Bonus Post #69- Christianity v. Anime: Planetarian


Greetings everyone! RishRaff here, happy to bring you the latest installment of Christianity v. Anime. Today we are looking at Planetarian: Chiisana Hoshi no Yume, or Planetarian for short. There will be spoilers, so you have been warned. With that out of the way, let us dive right in!

Why Christianity v. Anime?

For anyone who missed my previous Christianity v. Anime post, which I encourage you to check out if you enjoy reading this article, here is a quick catch up to why I am writing this. Japan is one of the most secular countries in the world, yet a lot of traditions and attitudes are rooted in religion. Christianity has an interesting backstory in Japan (which I encourage you to look up), and does have a presence, albeit minor, in the modern day Japan. As such, anime provides a useful tool for examining the attitudes of the Japanese towards Christianity. Based on a visual novel by Key, Planetarian possesses a plethora of Christian elements despite having only five episodes. The most prevalent element is the idea of being a servant, showcased in Yumemi. While I typically attack anime from a literary perspective, I will actually also be looking at the soundtrack of Planetarian as well. If you have not seen the series, I recommend you go watch it, or check out our review HERE. A summary of the anime has been provided below as well.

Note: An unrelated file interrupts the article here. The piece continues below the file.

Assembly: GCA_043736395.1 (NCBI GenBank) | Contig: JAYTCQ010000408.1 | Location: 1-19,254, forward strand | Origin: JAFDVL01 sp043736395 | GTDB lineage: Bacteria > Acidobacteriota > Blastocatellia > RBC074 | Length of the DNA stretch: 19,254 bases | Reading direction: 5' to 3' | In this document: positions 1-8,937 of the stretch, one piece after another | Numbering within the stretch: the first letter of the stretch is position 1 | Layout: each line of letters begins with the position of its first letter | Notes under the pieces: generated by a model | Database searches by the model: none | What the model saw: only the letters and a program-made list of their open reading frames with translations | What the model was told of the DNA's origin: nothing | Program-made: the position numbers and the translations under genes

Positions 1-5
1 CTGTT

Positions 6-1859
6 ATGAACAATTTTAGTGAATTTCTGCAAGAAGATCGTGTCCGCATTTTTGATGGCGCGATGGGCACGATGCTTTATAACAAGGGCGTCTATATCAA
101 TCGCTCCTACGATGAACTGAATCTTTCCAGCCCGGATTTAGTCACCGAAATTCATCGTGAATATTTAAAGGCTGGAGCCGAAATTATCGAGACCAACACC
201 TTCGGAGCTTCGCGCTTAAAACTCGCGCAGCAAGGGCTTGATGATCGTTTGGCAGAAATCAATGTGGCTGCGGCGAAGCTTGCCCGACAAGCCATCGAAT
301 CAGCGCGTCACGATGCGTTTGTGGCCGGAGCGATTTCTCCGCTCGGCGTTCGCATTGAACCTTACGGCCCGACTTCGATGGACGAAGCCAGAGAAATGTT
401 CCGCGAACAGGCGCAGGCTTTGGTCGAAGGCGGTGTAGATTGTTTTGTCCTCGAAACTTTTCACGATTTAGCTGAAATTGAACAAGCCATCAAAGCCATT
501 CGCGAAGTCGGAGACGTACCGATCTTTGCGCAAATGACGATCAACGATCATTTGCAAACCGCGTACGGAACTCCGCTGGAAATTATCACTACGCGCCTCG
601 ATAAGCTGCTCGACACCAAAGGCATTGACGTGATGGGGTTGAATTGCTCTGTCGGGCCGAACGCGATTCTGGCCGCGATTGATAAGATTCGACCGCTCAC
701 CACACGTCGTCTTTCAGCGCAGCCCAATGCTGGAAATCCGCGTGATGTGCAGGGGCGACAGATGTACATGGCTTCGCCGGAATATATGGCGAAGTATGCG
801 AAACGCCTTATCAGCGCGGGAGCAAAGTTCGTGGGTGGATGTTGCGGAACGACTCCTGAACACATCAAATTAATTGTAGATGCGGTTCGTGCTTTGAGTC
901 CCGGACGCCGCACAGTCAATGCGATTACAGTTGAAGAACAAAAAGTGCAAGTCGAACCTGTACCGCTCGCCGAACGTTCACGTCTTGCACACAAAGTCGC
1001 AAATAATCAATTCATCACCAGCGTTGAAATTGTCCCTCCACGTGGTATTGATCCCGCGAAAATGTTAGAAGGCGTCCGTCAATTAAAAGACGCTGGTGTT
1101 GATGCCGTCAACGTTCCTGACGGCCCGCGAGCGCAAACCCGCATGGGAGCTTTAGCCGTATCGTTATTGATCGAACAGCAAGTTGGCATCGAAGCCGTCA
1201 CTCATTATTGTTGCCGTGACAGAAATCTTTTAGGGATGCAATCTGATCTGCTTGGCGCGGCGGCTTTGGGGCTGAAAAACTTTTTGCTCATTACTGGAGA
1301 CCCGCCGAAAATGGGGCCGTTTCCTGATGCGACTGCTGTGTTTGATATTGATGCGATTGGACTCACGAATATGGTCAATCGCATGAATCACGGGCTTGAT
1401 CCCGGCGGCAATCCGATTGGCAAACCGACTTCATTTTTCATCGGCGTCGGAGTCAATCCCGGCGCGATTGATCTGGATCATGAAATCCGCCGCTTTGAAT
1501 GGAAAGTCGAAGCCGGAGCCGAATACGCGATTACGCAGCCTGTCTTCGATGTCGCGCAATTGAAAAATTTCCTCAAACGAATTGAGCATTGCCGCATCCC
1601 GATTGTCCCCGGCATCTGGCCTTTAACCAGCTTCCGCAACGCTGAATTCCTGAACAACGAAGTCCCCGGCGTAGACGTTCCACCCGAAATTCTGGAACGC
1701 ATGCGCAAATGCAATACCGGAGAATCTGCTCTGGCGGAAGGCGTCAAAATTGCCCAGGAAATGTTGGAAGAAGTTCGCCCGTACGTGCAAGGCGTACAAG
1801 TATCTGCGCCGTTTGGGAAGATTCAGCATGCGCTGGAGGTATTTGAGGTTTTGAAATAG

Summary: It is thirty years after the failure of the Space Colonization Program. Humanity is nearly extinct. A perpetual and deadly Rain falls on the Earth. Men known as “Junkers” plunder goods and artifacts from the ruins of civilization. One such Junker sneaks alone into the most dangerous of all ruins—a “Sarcophagus City.” In the center of this dead city, he discovers a pre-War planetarium. And as he enters he is greeted by Hoshino Yumemi, a companion robot. Without a single shred of doubt, she assumes he is the first customer she’s had in 30 years. She attempts to show him the stars at once, but the planetarium projector is broken. Unable to make heads or tails of her conversation, he ends up agreeing to try and repair the projector… -MyAnimeList